Marjorie Baker (1912 - 2004) was for over sixty years one of the district's foremost photographers, renowned for her ability to capture naturalistic and characterful portraits and for her skill at distilling spirit and sense of place. Her long career often meant that she became the visual chronicler for multiple generations of the same family and of locations which saw significant change during her lifetime.
The Museum curators Marjorie Carreck and Alan Barwick worked with Marjorie to catalogue her collection in her final years, and in 2006 the museum accepted a bequest of over 30,000 of her negatives - a life's work and an invaluable picture of the district across a large portion of the 20th century.
Marjorie was born the daughter of local butcher Albert Baker and Ethel Thrift, who had married at St. Peter's at Henfield in 1910. Upon finishing school and not being sure of which direction to go, she opted to take the leap to begin an eight year photographic apprenticeship, building upon an interest she had had since her schooldays.
Although often travelling to photograph her clients, Marjorie opened her first studio at her parents' shop at Southdown House. The big shift came with her move to a full size studio in a building on Park Road, where when photographing indoors, she had a penchant for arboreal studio backgrounds of the kind favoured by her Victorian forebears. The building itself had in the past been the stables for Pattenden's horse drawn coach service. Rapidly establishing herself as the local photographer of choice, before too long she was employing two assistants, the war years providing a surge in business, despite often requiring extreme efforts to acquire film.
She was famous for her ability to bring the best from all of her portrait subjects; adults, children, babies and even groups of multiple animals! Her assistants would often help to bring the best from such challenging subjects - many of her portraits were displayed at Institute of British Photographers exhibitions in London. By assessing the best approach needed to relax each individual (having known some since birth), she could achieve a portrait that could be treasured. She was forthright but kind in taking into account any preconceived ideas of setup or pose her subject might have - almost invariably clients ending up favouring her preferences!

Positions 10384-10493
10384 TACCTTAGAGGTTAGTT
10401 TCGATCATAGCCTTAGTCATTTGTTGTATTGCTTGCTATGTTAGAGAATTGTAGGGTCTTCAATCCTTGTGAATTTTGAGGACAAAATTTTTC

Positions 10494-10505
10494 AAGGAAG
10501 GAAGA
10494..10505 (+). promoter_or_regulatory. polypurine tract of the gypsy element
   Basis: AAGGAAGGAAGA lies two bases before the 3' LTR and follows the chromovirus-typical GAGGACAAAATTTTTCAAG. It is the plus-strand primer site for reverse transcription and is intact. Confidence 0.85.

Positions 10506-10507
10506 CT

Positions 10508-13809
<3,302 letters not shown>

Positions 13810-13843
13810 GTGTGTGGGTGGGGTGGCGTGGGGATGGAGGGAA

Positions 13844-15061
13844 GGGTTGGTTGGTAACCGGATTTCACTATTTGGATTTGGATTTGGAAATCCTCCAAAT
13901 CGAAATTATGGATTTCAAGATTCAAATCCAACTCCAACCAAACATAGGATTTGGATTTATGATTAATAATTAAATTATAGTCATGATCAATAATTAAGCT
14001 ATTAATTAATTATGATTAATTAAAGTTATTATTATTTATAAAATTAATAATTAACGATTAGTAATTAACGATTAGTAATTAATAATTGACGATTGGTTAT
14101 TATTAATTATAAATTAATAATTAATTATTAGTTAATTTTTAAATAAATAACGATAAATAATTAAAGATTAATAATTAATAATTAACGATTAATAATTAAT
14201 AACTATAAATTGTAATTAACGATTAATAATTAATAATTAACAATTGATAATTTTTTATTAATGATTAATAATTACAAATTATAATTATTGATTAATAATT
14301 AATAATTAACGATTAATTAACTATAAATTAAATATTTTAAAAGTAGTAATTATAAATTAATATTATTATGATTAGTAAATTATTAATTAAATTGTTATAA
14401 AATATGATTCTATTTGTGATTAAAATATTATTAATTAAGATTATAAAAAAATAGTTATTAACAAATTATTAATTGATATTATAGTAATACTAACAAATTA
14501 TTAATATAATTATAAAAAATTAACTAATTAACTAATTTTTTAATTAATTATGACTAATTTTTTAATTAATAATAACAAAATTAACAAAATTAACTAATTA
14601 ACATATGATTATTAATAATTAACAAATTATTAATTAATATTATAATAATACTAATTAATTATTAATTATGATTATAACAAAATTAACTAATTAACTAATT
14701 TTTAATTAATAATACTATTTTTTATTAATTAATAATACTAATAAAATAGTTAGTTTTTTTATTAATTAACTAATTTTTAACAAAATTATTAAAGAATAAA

In the days before digital image manipulation, Marjorie would personally retouch images with brush and dye as required, with a believe that her clients would want to look their best - most subjects did not take the Cromwell approach! She later married auctioneer Stephen Tidey and managed to continue her career with the help of a nanny. Her first professional commission having been taken in 1930 during her apprenticeship, Marjorie took her final professional portrait in 1995.
For more about Marjorie's life, to read some of her personal memories and for a curated overview of a broad selection of her photography reproduced to a high quality, see Henfield: Through the Lens of Marjorie Baker (2007) by Alan Barwick, Henfield Museum Curator.
All photos in the Marjorie Baker Collection are the copyright of Henfield Museum, being digitised from the original negatives. We allow use under the following Creative Commons license:
Please contact us if you would like to use any of the photos on this page for commercial purposes or would like a high quality version. We are happy to discuss usage for a negotiable fee.
If you would like to order a digital or physical copy of one of Marjorie's photos, please get in touch. We will need to know as many of the following details as possible:
- Name of individual or family photographed
- Approximate date
- Address of the family at the time